(EDITOR’S NOTE: To listen to the Joe Horrigan interview, click on the following link: Ep 111: Joe Horrigan Returns To Remember Vietnam Veteran And Former Bills OT Bob Kalsu | Spreaker)
There have been 17 NFL players killed in armed warfare, with former Arizona star Pat Tillman – who died in Afghanistan in 2004 – the most well known. But before Pat Tillman there was Bob Kalsu, and if you haven’t heard of him you should.
Especially on Memorial Day.
Kalsu was an offensive lineman for the Buffalo Bills who, in 1968, was the team’s Rookie of the Year. But then he was called into active military duty as a second lieutenant in the U.S. Army, was sent to Vietnam and was killed on July 21, 1970, two days prior to the birth of his second child and only son.
James Robert Kalsu Jr.
Kalso’s story is tragic, mostly because – like Tillman – it didn’t have to happen. While other pro athletes sought military deferments or joined the reserves, Kalsu embraced his military obligations. As an ROTC student at the University of Oklahoma, he didn’t hesitate to serve following his first NFL season, telling friends and relatives that “I’m no better than anybody else.”
After eight months of serving at Ft. Sill in Oklahoma, he was sent to Vietnam and stationed at one of the most active battle areas, Firebase Ripcord in South Vietnam’s Thua Thien-Hue province in November, 1969.
“From then on,” said Joe Horrigan, senior advisor at the Pro Football Hall of Fame, on the latest “Eye Test for Two” podcast (fullpresscoverage.com), ”it was just a nightmare for him and everybody else serving there at that time… The whole story and the circumstances behind it and the timing are what really make it the sad all-American story. It doesn’t make it that happy ending that we often have when we tell these types of stories.”
Horrigan should know. The son of a Buffalo sportswriter who later became the Bills’ public-relations director, he served as the team’s ball boy. He was 17 when Kalsu was a rookie, and he was immediately impressed by what he saw on and off the field.
“The thing I remember most about Bob,” Horrigan said, “was what a friendly guy he was. A lot of rookies obviously didn’t have time to worry about the ball boys. They were worried about making the team and getting a job and so on. Bob was just one of those guys who – in my eyes – was just a quiet, friendly guy.
“What I do remember is that he was so well liked, not just by the rookies but by the veterans. They warmed up to him right away. That wasn’t always the case. That was back in the days when they had hazing and everything else.”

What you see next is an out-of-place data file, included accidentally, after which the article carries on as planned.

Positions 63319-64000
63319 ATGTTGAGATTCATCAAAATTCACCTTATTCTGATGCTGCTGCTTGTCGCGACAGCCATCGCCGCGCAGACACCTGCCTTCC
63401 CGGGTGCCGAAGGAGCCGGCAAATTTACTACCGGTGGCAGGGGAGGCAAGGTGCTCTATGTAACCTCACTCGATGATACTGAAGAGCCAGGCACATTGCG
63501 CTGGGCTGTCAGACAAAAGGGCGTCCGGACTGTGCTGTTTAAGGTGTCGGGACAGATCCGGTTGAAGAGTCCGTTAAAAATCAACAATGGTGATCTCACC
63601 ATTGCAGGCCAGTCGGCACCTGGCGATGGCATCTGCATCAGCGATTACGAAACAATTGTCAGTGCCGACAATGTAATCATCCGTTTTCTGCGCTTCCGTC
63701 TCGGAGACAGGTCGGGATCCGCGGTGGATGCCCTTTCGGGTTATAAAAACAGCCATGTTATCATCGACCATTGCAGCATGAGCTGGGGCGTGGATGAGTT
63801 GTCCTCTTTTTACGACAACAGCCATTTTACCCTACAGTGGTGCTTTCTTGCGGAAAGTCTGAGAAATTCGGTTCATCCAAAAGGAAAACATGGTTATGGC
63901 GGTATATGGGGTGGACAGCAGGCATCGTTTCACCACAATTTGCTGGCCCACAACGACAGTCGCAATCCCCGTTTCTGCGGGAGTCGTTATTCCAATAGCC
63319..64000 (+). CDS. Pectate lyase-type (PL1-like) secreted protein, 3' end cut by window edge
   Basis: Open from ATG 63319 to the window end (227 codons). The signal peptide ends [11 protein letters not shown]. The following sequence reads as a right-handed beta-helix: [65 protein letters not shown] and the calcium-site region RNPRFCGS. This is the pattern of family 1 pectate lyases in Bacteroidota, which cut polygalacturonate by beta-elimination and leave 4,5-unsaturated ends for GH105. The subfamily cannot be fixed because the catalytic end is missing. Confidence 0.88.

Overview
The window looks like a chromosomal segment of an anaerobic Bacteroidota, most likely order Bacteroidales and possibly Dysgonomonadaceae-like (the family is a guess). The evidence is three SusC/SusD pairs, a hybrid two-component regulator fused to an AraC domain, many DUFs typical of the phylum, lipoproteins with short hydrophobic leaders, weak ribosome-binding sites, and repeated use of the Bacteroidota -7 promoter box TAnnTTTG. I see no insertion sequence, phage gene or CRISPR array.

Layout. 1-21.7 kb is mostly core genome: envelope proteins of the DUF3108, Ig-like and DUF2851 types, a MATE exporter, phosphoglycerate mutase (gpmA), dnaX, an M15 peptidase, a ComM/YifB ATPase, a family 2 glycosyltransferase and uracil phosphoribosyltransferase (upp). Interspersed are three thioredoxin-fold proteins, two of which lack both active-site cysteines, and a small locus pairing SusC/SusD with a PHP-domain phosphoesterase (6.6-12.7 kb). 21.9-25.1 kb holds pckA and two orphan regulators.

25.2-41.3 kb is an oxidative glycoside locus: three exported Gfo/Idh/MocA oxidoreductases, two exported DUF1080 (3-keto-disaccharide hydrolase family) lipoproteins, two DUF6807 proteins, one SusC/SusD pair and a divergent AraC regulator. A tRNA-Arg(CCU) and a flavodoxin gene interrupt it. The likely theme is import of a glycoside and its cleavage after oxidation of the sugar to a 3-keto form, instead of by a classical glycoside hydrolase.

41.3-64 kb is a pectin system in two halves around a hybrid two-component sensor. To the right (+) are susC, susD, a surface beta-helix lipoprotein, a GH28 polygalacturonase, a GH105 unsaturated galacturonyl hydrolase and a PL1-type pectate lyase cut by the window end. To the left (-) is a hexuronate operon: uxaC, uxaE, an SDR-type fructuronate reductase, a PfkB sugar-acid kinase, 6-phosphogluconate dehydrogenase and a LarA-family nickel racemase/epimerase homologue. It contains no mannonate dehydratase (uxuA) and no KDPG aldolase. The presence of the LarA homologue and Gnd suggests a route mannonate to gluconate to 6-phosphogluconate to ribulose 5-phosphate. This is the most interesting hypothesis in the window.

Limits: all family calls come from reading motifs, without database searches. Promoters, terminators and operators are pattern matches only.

An All-American tackle at Oklahoma, Kalsu was the Bills’ eighth-round pick in 1968 and the 199th choice overall. But he wasn't considered a long shot for the pros, Horrigan said. He lasted that long because teams were wary of his military commitments and weren’t sure when … or if … he would play.
But he did, starting nine games as a rookie in 1968 in place of injured guard Joe O’Donnell.
“He wasn’t intimidated by anything.,” Horrigan said. “He just was there and did his job. Most of the rookies were like, ‘Yes, sir, no sir,’ and making all the right moves. He just seemed naturally comfortable, and some of the players that he had warm relationships with, you could see the camaraderie right away.”
In Vietnam, Kalsu was promoted to first lieutenant within months of arriving. As with the Bills, he was liked by the men who served under him. Unlike his football experiences, however, he was constantly in peril – especially by the summer of 1970 when his camp was encircled by the North Vietnamese Army.
He was killed that July, the victim of a mortar blast. He was 25.
Kalsu was buried a week later, with Oklahoma coach Barry Switzer among those who attended. When the funeral was over, Switzer said, he witnessed a poignant scene that he never forgot.
“Bob’s daddy got his wife and Jan (Kalsu’s wife) back to the car,” Switzer said on profootballhistory.com, “After everyone was gone from the gravesite, he went back and lay down on the casket.”
Bob Kalsu made a commitment, and he died fulfilling it.
“After the fact,” Horrigan said, “there were stories about how some of his friends had encouraged him to try to make that move and get that help from the team to say, ‘Hey, can you find a reserve unit to help me with?’ But he didn’t try any of that. That was kind of his mantra. He had made a promise to serve, and he was going to do it.
“That’s a very tough decision under any circumstance, but he’s a young married man with a baby daughter. So it was an even greater challenge for a young man to be facing at that time. This was 1968, 1969, (and) that’s the height of the Vietnam War.
“You knew how divisive it was. Guys were looking for college deferments. There was unrest in the streets with anti-war movements. This was kind of the most unpopular war ever fought, and yet he was going to live up to that obligation, whatever his personal feelings were.”
Prior to Pat Tillman, Bob Kalsu was the last NFL player killed in military action. He was honored in 1977 by the Pro Football Hall of Fame and named to the Buffalo Bills’ Wall of Fame in 2000.
“No one will ever know how great a football player Bob might have been” the Hall’s plaque reads, “but we do know how great a man he was to give his life for his country.”